It's time to break out the candy thermometer!
While you probably don't even think about making homemade candy during the rest of the year, there's just something about the holiday season that'll have you in the kitchen whipping up a batch (or two!) from scratch. These classic Southern candies are even better when they're made with love instead of purchased at the store.
Whether you want to make candy to gift to friends and neighbors, are looking for a recipe to share with your family, or simply want to enjoy it yourself, you can't go wrong with any of Grandma's favorite Christmas candy recipes.
Grab your candy thermometer and the cute Christmas tins, and whip up these homemade candy recipes that you'll love just as much as Grandma does.
To be successful making homemade turtles, we recommend getting your pan ready and having all of your ingredients ready to go as you'll need to work quickly. You'll also want to make sure you have a candy thermometer on hand.
Not only are Rum Balls a favorite of Grandma's but they're also the most-searched Christmas candy in the South. The flavors will continue to develop over time, so they're an easy make-ahead option as well.
Yes, this candy recipe actually starts with a mashed potato! But trust us (and Grandma!), that it can actually be turned into a sweet candy treat.
It's not a Southern celebration without butter mints! This Christmasy version comes together with no cooking and gets a cheery red color from food coloring. Just make sure to allow plenty of time for them to dry.
Ah, saltines! Is there anything they can't do? The versatile cracker is one of the five ingredients used to make this easy candy recipe.
A candy thermometer is key to ensuring your pralines come together successfully. Just make sure you're prepared to work quickly once the candy is ready to be set.
Reminiscent of a stained glass window, this classic Christmas candy is almost too pretty to eat. You can use red or green food coloring, or make a batch of both!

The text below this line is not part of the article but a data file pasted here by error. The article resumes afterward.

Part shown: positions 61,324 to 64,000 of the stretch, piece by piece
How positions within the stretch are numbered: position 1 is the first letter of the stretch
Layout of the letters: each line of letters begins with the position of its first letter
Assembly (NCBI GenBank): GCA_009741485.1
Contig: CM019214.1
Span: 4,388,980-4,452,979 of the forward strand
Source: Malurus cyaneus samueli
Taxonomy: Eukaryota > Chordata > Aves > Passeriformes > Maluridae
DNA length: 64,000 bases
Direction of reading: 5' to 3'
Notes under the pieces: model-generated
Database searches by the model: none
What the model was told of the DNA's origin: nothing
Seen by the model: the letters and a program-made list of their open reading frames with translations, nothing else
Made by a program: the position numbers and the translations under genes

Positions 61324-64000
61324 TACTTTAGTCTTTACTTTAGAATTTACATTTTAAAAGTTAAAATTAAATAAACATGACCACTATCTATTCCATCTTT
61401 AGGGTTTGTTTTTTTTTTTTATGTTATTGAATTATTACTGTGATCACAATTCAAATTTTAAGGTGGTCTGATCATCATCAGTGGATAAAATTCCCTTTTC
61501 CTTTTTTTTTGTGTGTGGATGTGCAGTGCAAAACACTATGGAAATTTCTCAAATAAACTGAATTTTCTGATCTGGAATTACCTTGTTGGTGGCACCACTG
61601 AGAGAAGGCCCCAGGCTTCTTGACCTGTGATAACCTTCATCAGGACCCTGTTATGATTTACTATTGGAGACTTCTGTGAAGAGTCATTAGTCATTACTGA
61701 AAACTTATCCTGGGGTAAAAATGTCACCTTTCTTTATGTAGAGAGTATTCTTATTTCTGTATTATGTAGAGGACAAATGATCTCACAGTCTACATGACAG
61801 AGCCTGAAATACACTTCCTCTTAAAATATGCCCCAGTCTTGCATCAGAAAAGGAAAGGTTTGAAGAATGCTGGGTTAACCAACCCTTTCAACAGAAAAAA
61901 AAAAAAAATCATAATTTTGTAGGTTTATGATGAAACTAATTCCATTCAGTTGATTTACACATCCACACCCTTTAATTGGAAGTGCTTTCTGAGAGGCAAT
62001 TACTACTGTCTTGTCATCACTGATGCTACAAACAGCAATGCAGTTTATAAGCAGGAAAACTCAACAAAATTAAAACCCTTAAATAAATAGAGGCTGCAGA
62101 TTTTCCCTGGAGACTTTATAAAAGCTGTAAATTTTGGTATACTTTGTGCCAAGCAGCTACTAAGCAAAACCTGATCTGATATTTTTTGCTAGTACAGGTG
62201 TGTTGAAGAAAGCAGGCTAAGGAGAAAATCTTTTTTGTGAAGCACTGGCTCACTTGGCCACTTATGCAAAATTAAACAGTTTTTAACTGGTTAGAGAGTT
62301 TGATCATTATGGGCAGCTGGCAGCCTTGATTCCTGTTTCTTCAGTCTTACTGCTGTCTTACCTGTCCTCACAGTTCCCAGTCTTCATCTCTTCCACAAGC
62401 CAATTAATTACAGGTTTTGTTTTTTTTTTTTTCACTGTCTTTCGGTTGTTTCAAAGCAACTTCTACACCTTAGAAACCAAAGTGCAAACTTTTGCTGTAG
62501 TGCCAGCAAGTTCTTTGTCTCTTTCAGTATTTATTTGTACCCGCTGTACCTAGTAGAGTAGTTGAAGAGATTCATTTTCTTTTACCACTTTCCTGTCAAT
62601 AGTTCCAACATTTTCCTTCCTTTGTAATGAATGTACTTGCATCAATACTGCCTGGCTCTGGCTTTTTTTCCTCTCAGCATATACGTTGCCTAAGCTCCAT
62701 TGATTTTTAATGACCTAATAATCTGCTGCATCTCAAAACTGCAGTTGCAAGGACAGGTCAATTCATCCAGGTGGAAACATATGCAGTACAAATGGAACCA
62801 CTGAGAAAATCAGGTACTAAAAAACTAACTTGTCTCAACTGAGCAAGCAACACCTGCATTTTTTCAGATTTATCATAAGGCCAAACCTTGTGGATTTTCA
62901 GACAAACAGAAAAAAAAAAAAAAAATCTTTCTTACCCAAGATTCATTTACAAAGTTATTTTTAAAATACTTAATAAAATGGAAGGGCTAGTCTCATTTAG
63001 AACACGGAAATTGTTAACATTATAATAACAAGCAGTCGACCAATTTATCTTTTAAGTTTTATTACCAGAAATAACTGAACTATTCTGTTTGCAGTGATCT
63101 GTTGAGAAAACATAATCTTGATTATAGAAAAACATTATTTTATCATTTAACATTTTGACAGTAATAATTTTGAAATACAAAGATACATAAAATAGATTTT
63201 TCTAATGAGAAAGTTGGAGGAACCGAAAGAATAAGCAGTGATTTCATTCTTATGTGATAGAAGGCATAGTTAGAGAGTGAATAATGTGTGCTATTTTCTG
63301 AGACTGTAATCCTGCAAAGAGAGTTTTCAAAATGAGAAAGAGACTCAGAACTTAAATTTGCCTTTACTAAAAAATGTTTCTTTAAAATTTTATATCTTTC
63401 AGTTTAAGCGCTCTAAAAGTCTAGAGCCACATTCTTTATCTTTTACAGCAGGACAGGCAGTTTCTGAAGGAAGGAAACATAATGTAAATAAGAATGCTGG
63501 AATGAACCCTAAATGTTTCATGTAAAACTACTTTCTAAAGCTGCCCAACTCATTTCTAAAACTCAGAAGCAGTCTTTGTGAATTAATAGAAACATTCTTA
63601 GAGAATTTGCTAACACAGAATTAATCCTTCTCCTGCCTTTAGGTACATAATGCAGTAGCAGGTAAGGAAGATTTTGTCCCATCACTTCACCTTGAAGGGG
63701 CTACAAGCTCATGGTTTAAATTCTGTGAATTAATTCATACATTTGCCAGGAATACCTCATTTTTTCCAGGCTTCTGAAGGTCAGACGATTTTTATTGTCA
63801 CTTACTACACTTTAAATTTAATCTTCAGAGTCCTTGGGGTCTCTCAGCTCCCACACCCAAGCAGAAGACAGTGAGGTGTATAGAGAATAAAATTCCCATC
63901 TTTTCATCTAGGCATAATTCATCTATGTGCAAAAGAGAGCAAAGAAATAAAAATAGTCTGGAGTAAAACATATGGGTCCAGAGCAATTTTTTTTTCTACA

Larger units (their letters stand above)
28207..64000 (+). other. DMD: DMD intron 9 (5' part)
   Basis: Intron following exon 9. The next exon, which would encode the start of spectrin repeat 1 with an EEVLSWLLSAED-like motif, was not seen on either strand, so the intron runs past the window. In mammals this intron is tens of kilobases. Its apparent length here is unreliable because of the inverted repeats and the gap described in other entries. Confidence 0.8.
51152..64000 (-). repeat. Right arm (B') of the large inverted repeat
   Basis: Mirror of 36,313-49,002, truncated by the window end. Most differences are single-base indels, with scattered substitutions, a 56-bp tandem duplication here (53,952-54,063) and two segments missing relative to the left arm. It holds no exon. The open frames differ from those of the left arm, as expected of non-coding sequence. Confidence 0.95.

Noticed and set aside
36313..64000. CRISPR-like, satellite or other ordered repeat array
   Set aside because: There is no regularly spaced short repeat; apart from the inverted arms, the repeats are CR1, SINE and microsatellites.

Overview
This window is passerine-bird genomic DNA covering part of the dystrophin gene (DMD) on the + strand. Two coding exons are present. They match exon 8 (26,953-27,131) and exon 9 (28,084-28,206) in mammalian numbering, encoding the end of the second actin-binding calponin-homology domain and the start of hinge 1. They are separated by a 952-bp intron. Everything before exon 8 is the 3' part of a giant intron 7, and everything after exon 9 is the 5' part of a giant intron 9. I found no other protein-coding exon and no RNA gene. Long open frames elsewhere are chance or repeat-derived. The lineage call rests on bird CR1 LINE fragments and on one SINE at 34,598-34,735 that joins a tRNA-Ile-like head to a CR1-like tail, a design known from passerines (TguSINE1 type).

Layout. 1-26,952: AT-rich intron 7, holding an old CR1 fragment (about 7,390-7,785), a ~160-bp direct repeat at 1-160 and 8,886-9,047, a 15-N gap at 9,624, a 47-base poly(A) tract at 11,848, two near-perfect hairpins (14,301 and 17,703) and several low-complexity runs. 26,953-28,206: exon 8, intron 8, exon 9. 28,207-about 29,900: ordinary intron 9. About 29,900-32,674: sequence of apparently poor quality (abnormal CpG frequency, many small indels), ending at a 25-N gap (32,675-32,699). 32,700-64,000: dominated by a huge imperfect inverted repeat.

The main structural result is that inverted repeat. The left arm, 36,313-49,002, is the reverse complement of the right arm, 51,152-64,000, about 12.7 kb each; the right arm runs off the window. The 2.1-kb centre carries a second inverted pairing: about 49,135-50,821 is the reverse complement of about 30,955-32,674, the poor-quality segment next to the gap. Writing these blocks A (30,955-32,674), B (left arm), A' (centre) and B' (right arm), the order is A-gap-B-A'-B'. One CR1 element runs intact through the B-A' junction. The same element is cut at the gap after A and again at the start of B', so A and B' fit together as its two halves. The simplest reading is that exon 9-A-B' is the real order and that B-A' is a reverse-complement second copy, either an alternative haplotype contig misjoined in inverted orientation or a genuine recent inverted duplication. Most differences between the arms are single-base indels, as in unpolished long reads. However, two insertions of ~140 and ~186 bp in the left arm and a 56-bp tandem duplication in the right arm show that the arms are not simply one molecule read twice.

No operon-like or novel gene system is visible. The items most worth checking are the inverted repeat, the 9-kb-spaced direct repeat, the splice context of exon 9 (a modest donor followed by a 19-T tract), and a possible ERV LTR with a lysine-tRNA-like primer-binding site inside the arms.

If you're looking for a candy that you can make without needing a candy thermometer, this peppermint bark is for you. It just needs at least one hour to chill before it's broken into pieces.
When trying your hand at making homemade peanut brittle on the stovetop, just make sure to follow the instructions and keep stirring continuously. We also included directions to make different variations like Pecan Brittle and Chocolate-Dipped Peanut Brittle.
Crushed candy canes make the perfect seasonal garnish to add colors and even more minty flavor to these classic candies.
We use premade caramels to help make this recipe for old-fashioned Millionaire Candy a little easier. We suggest using a double boiler to melt the chocolate so that each candy has a nice, shiny finish.
This classic candy comes together with just five ingredients, most of which you probably already have on hand in your pantry during the holiday season. It's not complicated to make, just ensure that you keep an eye on the sugars the whole time they're cooking!
Not to be confused with meringue, divinity is cooked to a higher temperature to create a candy that has more structure. That means, a candy thermometer is key for the best results.
If you want to involve kids in the candy making, they can help with the pulling process to make this homemade candy. You can choose to flavor the candy with orange extract, peppermint extract, or make batches of both.
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Read the original article on Southern Living.